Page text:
SU‐E‐I‐57: CT Dose Metrics: What Are We Tracking

Research output: Contribution to journalArticlepeer-review


Purpose: Recent guidance by The Joint Commission and CRCPD recommendations require establishing CT reference dose levels (RDLs) for clinical protocols and recording CT dose metrics in the patient's medical record. This presentation addresses which dose values in the CT report should be recorded for the purposes of monitoring patient dose and determining RDLs effectively. Methods: CT dose reports are commonly recorded in the PACS as screen captures, although structured reporting is becoming available on current CT scanners and PACS systems. The goal is to obtain data that correctly reflects the patient's dose, but the dose information captured is not standardized across vendors and can be difficult to compare. Multi‐phase studies, deviations from established protocols and dynamic scanning present problems when recording numbers to establish RDLs because of the lack of information on the anatomy scanned. The cumulative DLP and CTDIvol manually entered by radiologic technologists into the electronic medical record were compared with more detailed dose metrics compiled from PACS images. Results: Analysis of this data showed that simple cumulative metrics are a poor indicator of patient dose. Major problems are 1) the inclusion of dynamic scan doses associated with bolus tracking, which can skew protocol CTDIvol values by a factor of up to 20, and 2) add‐on scans of non‐overlapping anatomy which can inaccurately increase apparent patient dose. Conclusions: Recording CTDIvol to monitor patient doses is not straightforward, since details of the actual anatomy scanned are lacking without image‐based review. More granular dose reporting which identifies individual acquisitions is required; however, current RIS systems do not provide the flexibility necessary to capture all this information.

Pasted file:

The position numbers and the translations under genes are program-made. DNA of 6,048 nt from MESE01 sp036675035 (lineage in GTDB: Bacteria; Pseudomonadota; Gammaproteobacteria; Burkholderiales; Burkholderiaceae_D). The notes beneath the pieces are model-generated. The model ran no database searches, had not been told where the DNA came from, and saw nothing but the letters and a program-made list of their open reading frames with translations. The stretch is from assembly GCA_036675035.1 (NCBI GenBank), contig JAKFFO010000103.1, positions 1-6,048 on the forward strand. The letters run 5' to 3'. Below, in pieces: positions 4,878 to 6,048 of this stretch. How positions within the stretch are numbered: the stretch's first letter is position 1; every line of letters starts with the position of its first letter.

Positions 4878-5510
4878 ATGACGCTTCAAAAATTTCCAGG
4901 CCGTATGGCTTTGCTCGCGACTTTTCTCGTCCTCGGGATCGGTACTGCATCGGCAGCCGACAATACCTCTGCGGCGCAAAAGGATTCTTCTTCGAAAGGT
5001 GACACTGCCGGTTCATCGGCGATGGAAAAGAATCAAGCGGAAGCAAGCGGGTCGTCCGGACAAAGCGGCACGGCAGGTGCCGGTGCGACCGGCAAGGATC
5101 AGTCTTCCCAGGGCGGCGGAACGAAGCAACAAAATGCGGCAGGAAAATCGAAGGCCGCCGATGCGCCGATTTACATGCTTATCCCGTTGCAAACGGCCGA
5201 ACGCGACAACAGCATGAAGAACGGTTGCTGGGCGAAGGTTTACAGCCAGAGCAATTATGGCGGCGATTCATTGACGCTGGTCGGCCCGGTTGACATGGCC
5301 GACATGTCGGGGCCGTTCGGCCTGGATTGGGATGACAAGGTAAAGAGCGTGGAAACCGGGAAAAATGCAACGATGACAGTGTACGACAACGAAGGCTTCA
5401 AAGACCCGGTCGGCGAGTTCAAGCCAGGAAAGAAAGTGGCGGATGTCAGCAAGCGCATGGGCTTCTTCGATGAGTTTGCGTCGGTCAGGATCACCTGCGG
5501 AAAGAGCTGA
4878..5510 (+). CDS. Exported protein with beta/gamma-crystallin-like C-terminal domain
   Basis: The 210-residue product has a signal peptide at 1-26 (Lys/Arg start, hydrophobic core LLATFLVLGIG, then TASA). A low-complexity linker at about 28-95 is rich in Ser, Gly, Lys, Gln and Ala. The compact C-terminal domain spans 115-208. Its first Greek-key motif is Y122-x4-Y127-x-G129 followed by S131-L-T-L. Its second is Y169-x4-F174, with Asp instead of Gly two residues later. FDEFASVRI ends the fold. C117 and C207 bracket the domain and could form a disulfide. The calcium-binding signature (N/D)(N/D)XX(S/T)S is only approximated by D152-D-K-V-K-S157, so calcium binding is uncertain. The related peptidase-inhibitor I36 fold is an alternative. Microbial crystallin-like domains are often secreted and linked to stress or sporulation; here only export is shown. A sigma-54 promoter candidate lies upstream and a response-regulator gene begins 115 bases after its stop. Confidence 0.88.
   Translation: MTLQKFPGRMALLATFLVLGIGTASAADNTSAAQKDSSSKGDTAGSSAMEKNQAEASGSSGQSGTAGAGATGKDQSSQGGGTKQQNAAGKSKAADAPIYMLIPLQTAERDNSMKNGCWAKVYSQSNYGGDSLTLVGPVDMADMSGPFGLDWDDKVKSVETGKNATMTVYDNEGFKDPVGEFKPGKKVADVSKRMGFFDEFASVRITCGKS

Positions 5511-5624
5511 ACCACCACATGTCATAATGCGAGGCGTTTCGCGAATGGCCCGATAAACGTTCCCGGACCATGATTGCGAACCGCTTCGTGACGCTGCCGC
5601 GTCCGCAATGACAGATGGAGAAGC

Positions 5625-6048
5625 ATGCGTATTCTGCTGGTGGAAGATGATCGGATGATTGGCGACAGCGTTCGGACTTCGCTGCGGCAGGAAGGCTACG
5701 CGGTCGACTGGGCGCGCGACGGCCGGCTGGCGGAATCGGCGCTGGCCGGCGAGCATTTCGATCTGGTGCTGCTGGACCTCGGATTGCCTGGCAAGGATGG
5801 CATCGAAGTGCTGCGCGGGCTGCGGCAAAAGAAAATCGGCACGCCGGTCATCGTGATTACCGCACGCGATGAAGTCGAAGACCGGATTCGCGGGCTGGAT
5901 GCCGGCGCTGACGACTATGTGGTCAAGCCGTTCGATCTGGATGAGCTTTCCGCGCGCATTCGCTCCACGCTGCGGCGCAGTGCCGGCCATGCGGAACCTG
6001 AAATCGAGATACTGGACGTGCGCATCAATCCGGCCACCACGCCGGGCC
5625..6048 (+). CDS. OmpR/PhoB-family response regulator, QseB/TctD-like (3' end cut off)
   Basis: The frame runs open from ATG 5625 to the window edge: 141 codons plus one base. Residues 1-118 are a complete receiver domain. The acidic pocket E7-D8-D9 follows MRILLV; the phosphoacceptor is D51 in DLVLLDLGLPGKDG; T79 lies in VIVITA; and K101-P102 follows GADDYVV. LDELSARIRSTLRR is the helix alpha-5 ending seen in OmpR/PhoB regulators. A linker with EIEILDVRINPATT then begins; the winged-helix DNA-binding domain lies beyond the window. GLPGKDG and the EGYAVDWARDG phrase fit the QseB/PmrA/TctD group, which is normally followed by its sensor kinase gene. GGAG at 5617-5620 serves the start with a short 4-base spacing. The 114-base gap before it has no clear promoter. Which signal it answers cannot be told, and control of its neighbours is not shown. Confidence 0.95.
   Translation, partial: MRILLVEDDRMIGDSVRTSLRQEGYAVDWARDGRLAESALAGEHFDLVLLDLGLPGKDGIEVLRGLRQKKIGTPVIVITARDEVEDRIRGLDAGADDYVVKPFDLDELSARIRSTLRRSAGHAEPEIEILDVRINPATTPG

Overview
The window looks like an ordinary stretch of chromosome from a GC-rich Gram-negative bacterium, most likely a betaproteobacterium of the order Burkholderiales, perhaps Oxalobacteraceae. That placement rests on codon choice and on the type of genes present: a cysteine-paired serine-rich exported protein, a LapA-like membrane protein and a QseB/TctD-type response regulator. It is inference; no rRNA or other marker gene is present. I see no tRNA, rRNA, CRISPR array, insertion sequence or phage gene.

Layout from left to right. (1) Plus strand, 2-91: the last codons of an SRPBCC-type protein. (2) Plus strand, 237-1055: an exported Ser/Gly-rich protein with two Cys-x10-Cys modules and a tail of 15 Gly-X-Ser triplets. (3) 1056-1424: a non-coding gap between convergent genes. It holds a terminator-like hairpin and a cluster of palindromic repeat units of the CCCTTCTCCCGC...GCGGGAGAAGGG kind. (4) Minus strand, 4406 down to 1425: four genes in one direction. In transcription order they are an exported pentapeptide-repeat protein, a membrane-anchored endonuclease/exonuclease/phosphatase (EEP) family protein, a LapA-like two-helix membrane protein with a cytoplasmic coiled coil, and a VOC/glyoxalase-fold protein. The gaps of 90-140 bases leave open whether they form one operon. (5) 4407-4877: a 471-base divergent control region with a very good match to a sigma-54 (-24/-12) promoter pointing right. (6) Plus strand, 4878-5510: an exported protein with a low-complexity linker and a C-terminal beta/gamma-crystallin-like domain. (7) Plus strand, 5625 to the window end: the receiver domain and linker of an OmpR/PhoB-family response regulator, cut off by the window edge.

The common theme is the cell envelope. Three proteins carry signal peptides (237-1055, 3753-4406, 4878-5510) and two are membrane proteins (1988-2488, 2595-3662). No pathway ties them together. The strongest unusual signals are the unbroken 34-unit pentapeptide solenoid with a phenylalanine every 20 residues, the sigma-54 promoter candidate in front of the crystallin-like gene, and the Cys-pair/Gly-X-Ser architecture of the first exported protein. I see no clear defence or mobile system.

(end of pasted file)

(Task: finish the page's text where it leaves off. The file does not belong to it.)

Original languageEnglish (US)
Pages (from-to)3637-3638
Number of pages2
JournalMedical physics
Issue number6
StatePublished - Jun 2012

ASJC Scopus subject areas

  • Biophysics
  • Radiology Nuclear Medicine and imaging


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